Michigan State University*


Michigan State U. *Notes: Strength in feminist philosophy. Four faculty members do feminist philosophy here: Lisa Schwartzman, work in political theory and related fields; Hilde Lindemann, editor of HYPATIA, work in ethics, medical ethics, other "applied" ethics; Marilyn Frye, language, ontology, radical feminism; Judy Andre, ethics, health care, value theory; Jim Nelson, bioethics, moral theory, family; and two more faculty members are women: Debra Nails (ancient) and Jennifer Susse (metaphysics and philosophy of mind), both feminists, though not doing feminist philosophy as such. Two people do race theory, and people in interdisciplinary work related to ecology, health care, biological sciences, food and agriculture, development. It's a very politically progressive department, with plenty of support for feminist philosophy.

MIT

Rae Langton and Sally Haslanger are the two regular women faculty in the Department Of Linguistics And Philosophy (out of 11) and Judith Thomson, although retired, is very active. The department is entirely analytic, but 50% of our grad students are women (17 men, 17 women, and recently we had an incoming class that was entirely women). We also host the very successful Workshop on Gender and Philosophy which meets monthly during the academic year and provides an important venue for feminist faculty in New England to present work in progress. Admittedly, we are a very small department and are narrowly specialized in analytic philosophy. But we are well-known among mainly analytic departments for our success in creating a woman-friendly and feminist-friendly atmosphere. This is not a small accomplishment and it is important to let prospective grad students know that some analytic departments are very strong in analytic feminism and welcome women graduate students.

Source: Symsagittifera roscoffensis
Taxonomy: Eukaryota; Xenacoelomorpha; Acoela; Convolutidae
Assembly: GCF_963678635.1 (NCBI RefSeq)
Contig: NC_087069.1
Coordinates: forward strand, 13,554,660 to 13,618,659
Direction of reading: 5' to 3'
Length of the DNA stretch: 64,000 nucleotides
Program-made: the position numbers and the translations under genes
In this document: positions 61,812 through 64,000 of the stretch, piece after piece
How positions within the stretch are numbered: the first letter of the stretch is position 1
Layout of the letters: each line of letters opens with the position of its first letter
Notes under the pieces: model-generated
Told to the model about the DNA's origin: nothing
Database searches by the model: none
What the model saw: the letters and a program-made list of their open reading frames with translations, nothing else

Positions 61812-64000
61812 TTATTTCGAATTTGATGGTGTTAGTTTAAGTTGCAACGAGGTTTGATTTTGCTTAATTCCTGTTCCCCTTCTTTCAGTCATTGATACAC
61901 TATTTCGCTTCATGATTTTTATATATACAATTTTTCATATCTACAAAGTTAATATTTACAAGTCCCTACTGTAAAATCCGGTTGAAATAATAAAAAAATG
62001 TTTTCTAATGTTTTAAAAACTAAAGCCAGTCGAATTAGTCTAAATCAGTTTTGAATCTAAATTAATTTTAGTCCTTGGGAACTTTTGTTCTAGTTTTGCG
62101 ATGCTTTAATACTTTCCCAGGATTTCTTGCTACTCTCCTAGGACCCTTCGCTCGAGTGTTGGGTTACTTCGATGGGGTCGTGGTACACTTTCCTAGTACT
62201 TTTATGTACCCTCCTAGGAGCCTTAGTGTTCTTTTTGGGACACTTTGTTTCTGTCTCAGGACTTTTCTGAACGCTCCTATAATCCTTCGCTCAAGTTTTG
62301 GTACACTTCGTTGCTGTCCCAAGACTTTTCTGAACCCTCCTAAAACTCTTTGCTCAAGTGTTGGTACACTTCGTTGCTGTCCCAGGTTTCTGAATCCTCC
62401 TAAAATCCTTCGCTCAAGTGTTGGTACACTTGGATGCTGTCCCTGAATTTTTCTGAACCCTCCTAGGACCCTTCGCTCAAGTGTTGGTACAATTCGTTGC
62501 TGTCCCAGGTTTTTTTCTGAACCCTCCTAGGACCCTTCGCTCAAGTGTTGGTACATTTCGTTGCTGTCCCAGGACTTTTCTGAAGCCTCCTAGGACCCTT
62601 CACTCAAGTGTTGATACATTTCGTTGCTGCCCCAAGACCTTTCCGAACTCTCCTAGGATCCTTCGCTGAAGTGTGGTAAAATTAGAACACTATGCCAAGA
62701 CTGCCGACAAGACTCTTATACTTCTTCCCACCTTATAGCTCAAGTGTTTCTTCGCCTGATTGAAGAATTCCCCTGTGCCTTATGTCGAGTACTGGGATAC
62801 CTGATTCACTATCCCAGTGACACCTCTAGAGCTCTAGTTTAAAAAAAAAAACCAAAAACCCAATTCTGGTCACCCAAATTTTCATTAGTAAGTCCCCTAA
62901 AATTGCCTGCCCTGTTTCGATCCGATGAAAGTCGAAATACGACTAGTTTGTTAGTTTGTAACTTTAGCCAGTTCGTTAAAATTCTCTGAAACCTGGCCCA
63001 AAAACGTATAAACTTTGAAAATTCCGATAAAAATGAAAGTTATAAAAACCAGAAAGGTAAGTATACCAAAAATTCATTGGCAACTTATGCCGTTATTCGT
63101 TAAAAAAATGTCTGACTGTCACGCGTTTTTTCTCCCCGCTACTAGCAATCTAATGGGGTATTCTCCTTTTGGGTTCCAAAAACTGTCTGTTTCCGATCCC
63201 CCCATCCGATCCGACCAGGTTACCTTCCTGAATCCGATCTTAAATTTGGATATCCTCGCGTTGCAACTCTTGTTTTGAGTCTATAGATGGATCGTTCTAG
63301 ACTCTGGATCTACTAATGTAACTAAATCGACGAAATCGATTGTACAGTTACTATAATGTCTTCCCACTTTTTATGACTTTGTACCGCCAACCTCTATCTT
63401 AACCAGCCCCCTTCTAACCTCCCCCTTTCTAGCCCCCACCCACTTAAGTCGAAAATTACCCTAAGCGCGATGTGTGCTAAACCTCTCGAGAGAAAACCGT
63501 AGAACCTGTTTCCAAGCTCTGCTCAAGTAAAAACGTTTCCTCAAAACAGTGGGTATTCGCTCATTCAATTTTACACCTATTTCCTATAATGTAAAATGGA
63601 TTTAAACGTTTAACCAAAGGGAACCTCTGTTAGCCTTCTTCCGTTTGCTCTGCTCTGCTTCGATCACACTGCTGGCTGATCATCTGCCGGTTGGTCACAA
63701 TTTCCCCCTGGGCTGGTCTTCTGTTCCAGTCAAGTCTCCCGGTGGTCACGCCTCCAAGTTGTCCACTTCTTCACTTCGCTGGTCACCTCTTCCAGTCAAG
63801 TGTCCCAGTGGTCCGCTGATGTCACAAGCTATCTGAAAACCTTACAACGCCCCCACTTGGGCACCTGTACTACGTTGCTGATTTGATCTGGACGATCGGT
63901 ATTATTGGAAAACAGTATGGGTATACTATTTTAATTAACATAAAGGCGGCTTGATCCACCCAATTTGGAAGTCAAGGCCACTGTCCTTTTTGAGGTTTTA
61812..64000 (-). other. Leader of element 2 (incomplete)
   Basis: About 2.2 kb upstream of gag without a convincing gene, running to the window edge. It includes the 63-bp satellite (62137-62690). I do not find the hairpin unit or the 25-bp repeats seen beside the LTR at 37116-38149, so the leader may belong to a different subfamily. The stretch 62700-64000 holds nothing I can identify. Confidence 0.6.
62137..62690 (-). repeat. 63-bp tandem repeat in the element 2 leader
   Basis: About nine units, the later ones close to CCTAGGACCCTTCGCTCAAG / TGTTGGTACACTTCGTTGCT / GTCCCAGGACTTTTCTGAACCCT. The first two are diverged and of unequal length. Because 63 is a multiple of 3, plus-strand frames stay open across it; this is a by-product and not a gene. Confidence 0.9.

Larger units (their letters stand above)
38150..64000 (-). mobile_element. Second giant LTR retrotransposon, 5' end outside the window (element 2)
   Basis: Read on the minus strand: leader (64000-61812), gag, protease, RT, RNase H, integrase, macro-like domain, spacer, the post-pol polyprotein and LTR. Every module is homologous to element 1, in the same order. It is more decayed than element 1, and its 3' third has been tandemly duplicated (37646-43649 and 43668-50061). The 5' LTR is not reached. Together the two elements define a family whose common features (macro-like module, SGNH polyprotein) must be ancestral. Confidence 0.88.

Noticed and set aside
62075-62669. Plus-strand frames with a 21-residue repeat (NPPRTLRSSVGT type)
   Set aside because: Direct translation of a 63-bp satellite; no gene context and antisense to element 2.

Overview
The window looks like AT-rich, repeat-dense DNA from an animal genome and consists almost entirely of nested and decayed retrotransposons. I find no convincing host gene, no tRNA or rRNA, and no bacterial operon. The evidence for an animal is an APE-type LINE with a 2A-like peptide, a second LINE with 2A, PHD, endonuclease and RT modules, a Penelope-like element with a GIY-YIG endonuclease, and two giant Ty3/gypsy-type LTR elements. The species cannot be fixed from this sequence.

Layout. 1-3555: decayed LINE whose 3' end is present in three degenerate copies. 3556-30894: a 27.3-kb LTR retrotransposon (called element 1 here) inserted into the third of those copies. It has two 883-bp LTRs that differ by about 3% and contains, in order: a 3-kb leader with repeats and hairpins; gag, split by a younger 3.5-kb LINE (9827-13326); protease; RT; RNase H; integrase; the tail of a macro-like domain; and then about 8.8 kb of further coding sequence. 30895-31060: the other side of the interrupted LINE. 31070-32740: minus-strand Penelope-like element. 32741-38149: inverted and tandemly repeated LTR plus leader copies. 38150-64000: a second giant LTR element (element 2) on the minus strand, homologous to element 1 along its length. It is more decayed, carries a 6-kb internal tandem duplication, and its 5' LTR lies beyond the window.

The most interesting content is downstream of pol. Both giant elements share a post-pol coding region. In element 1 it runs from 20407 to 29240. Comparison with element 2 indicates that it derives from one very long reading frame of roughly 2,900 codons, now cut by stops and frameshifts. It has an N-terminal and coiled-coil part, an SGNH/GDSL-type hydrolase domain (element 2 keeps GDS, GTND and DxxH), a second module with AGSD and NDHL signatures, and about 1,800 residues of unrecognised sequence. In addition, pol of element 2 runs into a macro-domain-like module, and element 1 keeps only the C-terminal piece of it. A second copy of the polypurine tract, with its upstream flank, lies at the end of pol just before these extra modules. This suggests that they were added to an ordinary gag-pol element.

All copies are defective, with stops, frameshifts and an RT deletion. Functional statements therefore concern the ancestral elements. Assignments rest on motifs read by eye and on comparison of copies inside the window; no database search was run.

Northwestern University


Northwestern U. Notes: Penelope Deutscher on faculty

Queen’s University ^


Queen’s University, Kingston, Ontario, Canada (contributed by Christine Overall) The Department has a large proportion of women. Out of about eighteen permanent, cross-appointed, and adjunct faculty members, eight are women. Second, a number are engaged in feminist philosophy. Others who do some feminist philosophy include Susan Babbitt, Christine Sypnowich, and Jackie Davies. The Department is very strong in ethics and political philosophy, and most members of the Department are open to and interested in feminist work.

Stanford University* ^


Stanford University, Modern Thought and Literature program]* ^Notes: MTL is an interdisciplinary PhD program, but it has a strong relationship with philosophy. Described as extremely supportive of feminist graduate work. Faculty includes Debra Satz and Helen Longino.

SUNY Stony Brook* ^


SUNY Stony Brook's * ^ Philosophy Department offers Graduate Certificates in Art and Philosophy, Cultural Studies, Women's Studies, and Advanced Study in Literature and Philosophy. Eva Kittay and Mary Rawlinson are on faculty. Many of the male professors are both open to and knowledgeable of feminist philosophy, e.g. Eduardo Mendieta & Lorenzo Simpson; Lee Miller directed Susan Bordo's dissertation. Rita Nolan has, over the years, taught all the feminist philosophy courses that are cross-listed with Women's Studies, and other Women's Studies courses, and has published work in cognition, psychology, and language which is always written with a view to its compatibility and enhancement of feminist philosophical themes and goals (even if these are not explicitly mentioned).